structure of financing and the type of energy
savings intervention.
Benefits to industrial productivity
Energy efficiency measures in industry have been
shown to provide a range of direct and indirect nonenergy benefits for businesses (Lilly and Pearson,
1999; Pearson and Skumatz, 2002). These include
reduced environmental compliance costs, enhanced

productivity and competitiveness, decreased


maintenance costs, extended life of equipment,
reduced waste-disposal costs, and improved process
and product quality (IEA, 2014b). Worrell et al. (2003)
analysed 72 case studies and found that the nonenergy benefits can also extend to improvement in
individual working conditions, such as less noise, and
higher levels of safety and worker morale. However,
these impacts are very difficult to quantify. The
implementation of energy efficiency measures has
also been associated with the generation of business
opportunities and access to new markets, as new
energy-efficient technologies are manufactured
and traded (Mundaca et al., 2010). Although it is
difficult to compare studies, since every industrial
plant is different, there is evidence to suggest that
the value of the benefits related to improved
industrial productivity and operation could be
up to 2.5 times the value of energy cost savings
(IEA, 2014e).
Social benefits
Health and well-being from more
comfortable buildings
There is a growing body of evidence that energy
efficiency measures contribute to public health.
As mentioned above, there are significant health
benefits due to reduced air pollution. Energyefficiency improvements in buildings, improving
insulation, heating and ventilation systems
and increased efficiency of other energy-using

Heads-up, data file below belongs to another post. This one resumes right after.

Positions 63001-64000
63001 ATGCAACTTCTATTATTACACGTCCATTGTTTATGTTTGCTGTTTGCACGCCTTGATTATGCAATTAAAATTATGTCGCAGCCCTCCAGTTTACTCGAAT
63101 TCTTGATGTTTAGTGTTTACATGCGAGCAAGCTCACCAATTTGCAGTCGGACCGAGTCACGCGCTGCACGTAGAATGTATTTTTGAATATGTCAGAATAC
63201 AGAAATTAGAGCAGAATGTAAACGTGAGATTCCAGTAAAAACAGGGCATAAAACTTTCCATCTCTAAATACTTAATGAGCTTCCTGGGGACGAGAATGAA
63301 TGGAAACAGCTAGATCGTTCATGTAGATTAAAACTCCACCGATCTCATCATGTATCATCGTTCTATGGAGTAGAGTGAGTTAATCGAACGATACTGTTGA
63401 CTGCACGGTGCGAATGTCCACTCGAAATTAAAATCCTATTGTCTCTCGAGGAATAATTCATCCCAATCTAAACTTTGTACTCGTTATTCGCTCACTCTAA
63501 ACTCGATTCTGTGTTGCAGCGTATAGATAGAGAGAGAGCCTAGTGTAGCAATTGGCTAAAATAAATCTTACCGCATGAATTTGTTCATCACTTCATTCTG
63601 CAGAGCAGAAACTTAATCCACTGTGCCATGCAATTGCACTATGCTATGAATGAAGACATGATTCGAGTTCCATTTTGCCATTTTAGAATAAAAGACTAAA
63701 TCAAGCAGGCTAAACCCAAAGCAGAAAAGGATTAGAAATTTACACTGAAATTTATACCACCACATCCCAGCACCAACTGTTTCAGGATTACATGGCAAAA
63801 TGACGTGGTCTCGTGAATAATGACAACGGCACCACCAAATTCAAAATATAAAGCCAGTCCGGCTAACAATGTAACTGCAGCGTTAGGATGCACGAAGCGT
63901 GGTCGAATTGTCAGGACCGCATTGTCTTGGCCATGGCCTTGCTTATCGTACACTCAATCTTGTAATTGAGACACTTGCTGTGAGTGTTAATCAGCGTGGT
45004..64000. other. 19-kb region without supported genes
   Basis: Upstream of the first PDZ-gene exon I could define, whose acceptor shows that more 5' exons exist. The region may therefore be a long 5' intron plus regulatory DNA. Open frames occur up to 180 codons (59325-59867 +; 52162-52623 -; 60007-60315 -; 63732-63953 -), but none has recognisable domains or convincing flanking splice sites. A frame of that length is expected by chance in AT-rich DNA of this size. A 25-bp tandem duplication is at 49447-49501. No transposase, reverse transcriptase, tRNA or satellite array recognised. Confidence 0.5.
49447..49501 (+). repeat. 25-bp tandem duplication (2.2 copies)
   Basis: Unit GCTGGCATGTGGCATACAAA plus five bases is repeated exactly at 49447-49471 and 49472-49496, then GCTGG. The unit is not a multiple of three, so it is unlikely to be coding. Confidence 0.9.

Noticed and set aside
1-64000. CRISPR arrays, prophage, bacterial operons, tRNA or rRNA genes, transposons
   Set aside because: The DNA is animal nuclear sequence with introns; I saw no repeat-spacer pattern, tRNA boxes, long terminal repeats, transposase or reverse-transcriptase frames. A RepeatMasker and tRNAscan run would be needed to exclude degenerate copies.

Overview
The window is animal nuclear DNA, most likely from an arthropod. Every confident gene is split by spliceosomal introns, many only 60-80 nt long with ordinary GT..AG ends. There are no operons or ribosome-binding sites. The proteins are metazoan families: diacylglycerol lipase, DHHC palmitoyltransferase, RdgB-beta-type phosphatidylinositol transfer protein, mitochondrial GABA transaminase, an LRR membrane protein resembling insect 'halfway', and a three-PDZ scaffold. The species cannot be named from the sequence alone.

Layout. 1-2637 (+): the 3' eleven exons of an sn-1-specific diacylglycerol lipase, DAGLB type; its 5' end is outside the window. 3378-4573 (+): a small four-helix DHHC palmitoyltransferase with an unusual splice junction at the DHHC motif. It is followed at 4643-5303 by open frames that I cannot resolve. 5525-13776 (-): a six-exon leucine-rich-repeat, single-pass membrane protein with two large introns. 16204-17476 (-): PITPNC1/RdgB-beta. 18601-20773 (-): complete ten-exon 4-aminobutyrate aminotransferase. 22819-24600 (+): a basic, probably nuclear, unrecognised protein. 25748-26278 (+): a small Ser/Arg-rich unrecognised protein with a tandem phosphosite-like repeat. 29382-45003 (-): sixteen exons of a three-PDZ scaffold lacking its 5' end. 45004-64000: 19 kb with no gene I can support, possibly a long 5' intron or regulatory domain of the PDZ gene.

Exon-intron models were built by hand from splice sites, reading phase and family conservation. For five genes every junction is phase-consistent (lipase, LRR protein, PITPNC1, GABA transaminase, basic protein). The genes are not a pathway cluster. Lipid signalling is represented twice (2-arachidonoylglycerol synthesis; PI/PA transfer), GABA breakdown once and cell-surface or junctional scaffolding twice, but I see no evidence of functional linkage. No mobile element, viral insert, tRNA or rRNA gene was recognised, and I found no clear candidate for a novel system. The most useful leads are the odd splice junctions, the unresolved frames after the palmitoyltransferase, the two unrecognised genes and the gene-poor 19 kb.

devices, can also lead to a warmer, drier, more
comfortable indoor environment (Milne and
Boardman, 2000). Studies show that this improved
indoor environment reduces respiratory and
cardiovascular disease, allergies, arthritis and
rheumatism and creates feedback loops generating
improved mental health. Health improvements in
turn generate wider social and economic impacts,
including lower spending on public health.

____________________
10

Causal links are difficult to establish but the indirect jobs appear to be more durable with potential to last the period of the energy efficiency improvement itself,
i.e. the 20 year lifetime of an improved heating system, rather than the shorter lifetime of an energy efficiency program.

11

While the study shows nearly no change to global employment as a result of energy efficiency improvements, this result obscures the significant differences
between regions. For most regions there are net employment increases but employment falls in some regions where the domestic economy is affected by higher
prices and trade relationships with the rest of the world (UDP, in preparation).

12

The Janssen and Staniaszek (2012) estimate of 19 jobs per Euro 1 million invested in upgrading the energy efficiency of the building stock represents an arithmetic
average of the results of 35 data points from 20 sources.

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Often the health and well-being impacts alone


outweigh the benefits of energy savings and
emission reductions, not only in societal value,
but also in financial terms. In fact, health benefits
of energy efficiency measures in buildings are
estimated to account for up to 75 per cent
of overall benefits (IEA, 2014e). However, it is
difficult to determine the causal link between
energy efficiency and health outcomes due to
the complex nature of human health and the
complex interactions of different physical, social
and economic drivers (Evans et al., 2003).
Access to energy
The alleviation of poverty in both developed
and developing countries is a central concern
to society. Access to modern energy services
is fundamental to pulling communities out of
poverty by providing the energy required for social
and economic development.
It is estimated that nearly 1.3 billion people
do not have access to electricity in developing
countries. More than 95 per cent of them are either
in sub-Saharan Africa or developing countries in
Asia (IEA, 2013a). In other countries with better
access to electricity, fuel shortages sometimes